What's new for this 2024 model year version is an increase in the battery's energy density. While the physical unit isn't larger, it now extends the electric-only driving range up to 62 kilometres. However, the expected real-world range is closer to 48 kilometres. Still, that's enough to cover an average daily commute without relying on the 1.5-litre three-cylinder petrol engine. The Evoque can also use a 50kW DC rapid charger to top up the battery, meaning it'll need only 30 minutes to get to 80 per cent charge. Using a 7kW AC charger at home, a full charge to 100 per cent will take 2 hours and 12 minutes.

The Evoque is quite pleasant to drive in its electric mode as it moves in near silence and has plenty of instant torque on hand. It feels brisker than the performance figures would suggest and, in all settings, there is an innate agility to how it handles, with direct steering. Beyond the urban confines, and when the battery expends its charge, the three-cylinder engine chimes in smoothly as long as you don't demand a great deal from it. Press it harder and it becomes more vocal; as is the case with three-cylinder engines, the tone can have a coarse edge. Demand the full 309hp and 540Nm and the baby Range Rover will hold its own on a flowing road section, but it doesn't give the kind of reward that some more performance-focused SUVs will offer. That's simply not in the Evoque's nature, and dialling things back to a more relaxed pace portrays it in its best light.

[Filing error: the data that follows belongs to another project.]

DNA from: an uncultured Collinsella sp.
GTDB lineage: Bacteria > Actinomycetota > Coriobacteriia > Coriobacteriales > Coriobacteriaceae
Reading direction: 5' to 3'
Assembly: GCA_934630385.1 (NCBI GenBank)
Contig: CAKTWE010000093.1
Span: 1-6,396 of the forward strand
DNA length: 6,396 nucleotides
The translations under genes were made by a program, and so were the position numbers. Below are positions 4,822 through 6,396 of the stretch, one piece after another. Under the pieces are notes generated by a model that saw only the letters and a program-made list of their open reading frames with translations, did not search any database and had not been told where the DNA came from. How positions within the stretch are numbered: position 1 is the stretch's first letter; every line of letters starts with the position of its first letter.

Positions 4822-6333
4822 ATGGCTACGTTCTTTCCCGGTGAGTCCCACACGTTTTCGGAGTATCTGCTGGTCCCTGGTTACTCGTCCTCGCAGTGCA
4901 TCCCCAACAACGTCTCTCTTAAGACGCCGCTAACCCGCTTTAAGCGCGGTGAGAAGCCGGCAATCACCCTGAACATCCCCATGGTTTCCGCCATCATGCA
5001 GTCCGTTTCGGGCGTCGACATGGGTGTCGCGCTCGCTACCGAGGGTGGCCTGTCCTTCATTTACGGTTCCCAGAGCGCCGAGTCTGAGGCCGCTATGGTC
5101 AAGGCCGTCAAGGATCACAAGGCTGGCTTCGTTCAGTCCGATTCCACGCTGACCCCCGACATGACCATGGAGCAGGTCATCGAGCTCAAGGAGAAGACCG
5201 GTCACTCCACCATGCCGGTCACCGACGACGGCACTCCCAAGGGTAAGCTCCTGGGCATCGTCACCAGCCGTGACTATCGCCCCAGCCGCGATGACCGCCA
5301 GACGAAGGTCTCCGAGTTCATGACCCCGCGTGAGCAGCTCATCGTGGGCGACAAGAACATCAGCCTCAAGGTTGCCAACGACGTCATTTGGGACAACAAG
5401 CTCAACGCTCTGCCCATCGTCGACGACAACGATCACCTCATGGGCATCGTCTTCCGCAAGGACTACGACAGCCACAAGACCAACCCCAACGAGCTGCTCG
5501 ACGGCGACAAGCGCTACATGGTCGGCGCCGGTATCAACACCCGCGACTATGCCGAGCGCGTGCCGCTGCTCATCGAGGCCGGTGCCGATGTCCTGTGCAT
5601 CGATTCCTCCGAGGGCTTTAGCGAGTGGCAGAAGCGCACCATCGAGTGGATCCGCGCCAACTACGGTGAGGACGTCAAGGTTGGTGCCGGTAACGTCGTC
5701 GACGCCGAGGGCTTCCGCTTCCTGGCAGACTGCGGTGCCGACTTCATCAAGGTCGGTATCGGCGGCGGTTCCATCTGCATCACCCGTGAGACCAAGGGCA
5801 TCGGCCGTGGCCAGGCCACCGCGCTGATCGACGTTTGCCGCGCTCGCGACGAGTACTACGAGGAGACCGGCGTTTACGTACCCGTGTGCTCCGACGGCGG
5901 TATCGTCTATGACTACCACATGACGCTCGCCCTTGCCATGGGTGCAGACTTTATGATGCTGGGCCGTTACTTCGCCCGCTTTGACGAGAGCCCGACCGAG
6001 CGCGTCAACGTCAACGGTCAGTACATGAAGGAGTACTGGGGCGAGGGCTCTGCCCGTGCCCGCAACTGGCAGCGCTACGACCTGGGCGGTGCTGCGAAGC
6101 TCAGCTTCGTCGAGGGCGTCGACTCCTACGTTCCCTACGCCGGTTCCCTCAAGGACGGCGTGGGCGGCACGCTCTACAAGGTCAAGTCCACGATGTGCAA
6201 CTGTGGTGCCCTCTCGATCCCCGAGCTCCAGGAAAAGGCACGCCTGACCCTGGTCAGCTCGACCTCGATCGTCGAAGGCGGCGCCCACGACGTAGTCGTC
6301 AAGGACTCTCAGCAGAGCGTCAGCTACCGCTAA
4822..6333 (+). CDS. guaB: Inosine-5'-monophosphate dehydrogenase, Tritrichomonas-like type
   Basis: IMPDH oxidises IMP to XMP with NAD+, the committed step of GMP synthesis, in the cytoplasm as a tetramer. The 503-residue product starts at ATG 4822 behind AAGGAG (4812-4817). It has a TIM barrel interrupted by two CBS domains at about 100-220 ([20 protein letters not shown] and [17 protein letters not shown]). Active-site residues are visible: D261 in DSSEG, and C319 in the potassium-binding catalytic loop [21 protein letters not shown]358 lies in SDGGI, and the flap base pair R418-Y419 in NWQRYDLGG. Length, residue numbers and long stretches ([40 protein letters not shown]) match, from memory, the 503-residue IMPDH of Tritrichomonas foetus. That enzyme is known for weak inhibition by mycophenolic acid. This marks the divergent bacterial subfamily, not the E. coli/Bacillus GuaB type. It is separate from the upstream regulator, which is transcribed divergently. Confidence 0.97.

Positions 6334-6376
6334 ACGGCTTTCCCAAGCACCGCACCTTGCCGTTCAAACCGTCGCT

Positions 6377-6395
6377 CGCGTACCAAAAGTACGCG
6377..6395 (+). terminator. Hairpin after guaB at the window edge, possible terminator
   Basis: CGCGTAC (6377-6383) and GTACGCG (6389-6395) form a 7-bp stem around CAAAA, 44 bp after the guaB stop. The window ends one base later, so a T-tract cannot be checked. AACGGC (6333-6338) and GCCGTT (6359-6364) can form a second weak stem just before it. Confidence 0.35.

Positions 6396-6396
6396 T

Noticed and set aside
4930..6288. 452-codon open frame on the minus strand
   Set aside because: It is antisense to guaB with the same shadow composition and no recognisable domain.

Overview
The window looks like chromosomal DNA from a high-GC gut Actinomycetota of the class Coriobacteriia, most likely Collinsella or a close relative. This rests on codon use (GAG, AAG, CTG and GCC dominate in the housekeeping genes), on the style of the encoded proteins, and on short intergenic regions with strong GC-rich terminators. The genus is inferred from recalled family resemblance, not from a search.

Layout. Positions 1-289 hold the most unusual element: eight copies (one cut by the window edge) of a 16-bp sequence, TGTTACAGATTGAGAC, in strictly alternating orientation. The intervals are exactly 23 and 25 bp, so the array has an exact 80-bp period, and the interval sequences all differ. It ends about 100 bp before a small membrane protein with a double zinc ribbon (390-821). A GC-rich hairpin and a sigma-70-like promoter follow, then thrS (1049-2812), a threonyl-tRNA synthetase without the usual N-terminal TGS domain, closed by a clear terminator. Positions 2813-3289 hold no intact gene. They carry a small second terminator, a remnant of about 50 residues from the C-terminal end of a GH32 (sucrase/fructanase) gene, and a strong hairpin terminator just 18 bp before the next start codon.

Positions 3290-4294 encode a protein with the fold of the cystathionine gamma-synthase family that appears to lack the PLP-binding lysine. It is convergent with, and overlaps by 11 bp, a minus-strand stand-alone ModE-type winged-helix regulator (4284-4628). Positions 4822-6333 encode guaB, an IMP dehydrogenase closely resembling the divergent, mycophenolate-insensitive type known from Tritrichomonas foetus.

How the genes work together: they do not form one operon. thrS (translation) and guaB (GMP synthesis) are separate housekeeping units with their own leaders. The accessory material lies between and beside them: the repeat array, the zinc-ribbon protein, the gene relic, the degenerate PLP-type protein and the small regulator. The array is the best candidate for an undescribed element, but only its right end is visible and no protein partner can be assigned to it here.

What you get for your money

The Range Rover Evoque powertrain line-up consists of two mild-hybrid diesel engines - the D165 with 163hp and the D200 with 204hp, while the P300e plug-in hybrid (tested here) is currently the most powerful engine and the only petrol option. Four specification grades are available: Evoque S, Dynamic SE, Dynamic HSE and Autobiography.

The Voque S starts from €69,426; the D165 is the only version with a sub-€70k price tag. The S trim includes LED headlights, 18-inch wheels, heated and electrically folding door mirrors, a digital instrument display, grained leather upholstery and a 12-way electrically adjustable driver's seat and 10-way adjustable passenger seat.